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May 04

The Power of Pensions

Using Social Protection Mechanisms to fight Poverty

Social Protection. These two words alone have the ability of easing the tension burden on old and poor people. Over the past few years, more and more attention is being given to this new development tool after the realization that it can combat povertyeffectively. Even while you are reading this post, the United Nations is trying to initiate its Social Protection Floor Initiative. More than 80 countries in the world engage in social pension plans, which involve regular cash transfers to older people. The numbers at first are hard to believe. About 2 million people in Bangladesh, 6 million in Thailand and around 100 million in China receive some form of social pension.

The structure of these pensions varies from country to country. Some are universal to all citizens over a particular age while others are specific, targeting people that belong to a particular area or income level. Although the benefits are small, they can make a huge difference in the economic livelihood of a person. To examine how exactly social pension eases the burden of poverty on a country’s shoulders, lets look at the average older individuals in Brazil. If there was no pension plan, this person would have to work to earn a living, and when they cannot anymore, supporting them is an additional burden on their family. Social pensions would take that burden off.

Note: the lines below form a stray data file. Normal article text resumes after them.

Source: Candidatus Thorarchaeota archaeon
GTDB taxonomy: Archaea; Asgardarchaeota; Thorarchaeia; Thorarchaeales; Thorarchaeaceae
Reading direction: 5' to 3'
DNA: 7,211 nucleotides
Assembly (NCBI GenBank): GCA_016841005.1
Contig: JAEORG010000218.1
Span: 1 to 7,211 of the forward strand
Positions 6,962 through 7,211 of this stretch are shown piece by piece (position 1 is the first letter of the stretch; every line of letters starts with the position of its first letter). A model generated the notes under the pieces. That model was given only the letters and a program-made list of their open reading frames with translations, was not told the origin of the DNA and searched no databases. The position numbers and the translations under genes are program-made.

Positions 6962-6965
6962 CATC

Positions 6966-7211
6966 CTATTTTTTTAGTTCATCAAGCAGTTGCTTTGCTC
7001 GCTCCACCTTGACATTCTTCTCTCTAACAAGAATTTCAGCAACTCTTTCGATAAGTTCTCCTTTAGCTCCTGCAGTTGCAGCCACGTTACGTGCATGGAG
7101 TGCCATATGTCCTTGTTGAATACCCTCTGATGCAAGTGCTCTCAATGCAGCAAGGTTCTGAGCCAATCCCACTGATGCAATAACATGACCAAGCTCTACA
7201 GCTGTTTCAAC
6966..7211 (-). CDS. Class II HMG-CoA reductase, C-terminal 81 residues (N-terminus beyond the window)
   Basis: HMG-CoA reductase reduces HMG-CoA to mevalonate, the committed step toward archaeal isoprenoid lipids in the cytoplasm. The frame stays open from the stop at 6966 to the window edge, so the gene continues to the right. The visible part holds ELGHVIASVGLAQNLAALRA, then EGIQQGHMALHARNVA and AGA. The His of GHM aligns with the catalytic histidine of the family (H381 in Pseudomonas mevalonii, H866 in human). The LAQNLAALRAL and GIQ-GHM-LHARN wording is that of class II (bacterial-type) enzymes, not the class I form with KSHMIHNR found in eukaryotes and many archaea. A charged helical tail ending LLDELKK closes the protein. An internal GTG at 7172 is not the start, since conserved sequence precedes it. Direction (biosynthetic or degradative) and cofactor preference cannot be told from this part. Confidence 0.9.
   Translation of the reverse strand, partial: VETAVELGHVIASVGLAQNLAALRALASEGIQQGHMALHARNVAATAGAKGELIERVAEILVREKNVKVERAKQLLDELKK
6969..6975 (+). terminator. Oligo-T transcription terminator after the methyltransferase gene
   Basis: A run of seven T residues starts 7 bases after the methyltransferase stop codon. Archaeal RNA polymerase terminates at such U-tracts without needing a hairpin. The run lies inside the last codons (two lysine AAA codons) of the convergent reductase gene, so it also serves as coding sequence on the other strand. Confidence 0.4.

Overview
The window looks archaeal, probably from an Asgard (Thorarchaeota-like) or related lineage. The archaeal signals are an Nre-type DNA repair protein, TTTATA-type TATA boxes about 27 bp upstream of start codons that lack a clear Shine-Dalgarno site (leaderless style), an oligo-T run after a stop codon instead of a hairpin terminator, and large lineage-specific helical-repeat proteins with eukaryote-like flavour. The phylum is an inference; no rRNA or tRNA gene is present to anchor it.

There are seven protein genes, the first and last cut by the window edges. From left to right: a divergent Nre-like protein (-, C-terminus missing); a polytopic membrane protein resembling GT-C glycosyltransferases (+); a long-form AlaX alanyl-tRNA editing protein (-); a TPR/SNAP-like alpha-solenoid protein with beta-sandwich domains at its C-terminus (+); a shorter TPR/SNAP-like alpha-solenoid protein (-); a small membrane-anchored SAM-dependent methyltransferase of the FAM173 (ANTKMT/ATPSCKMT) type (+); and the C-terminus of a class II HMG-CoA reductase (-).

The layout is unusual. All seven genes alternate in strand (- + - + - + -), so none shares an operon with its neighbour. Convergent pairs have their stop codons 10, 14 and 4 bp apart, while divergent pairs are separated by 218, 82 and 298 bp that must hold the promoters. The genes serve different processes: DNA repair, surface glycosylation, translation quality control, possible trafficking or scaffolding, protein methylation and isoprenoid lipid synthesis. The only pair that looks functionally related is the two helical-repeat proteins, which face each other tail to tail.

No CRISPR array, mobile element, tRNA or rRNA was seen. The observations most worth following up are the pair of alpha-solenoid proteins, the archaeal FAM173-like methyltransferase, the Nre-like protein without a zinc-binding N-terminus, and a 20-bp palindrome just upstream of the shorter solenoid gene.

Not only can pensions cut poverty rates amongst the older population, but also impacts the lives of the entire household where these individuals live. Bolivian households used the social pension they received and re-invested it in agriculture causing a 50% increase in the value of the pension. The good thing about social pension plans is that they are affordable, even for the poorest of countries. In addition to this, they are also an extremely popular option amongst people, which speaks volumes about its potential sustainability. But countries with large populations (India and China in particular) face problems like lacking the resources to monitor the process and the delivery and targeting process. Nevertheless, many countries are looking at new ways to implement different social protection plans, and the pension plan is quickly becoming the most favorable option.

Udit Hinduja is a student at New York University double majoring in Economics and Political Science. As a Program and Research intern with the SISGI Group his focus areas are education, poverty and economic development in Asia and South America.
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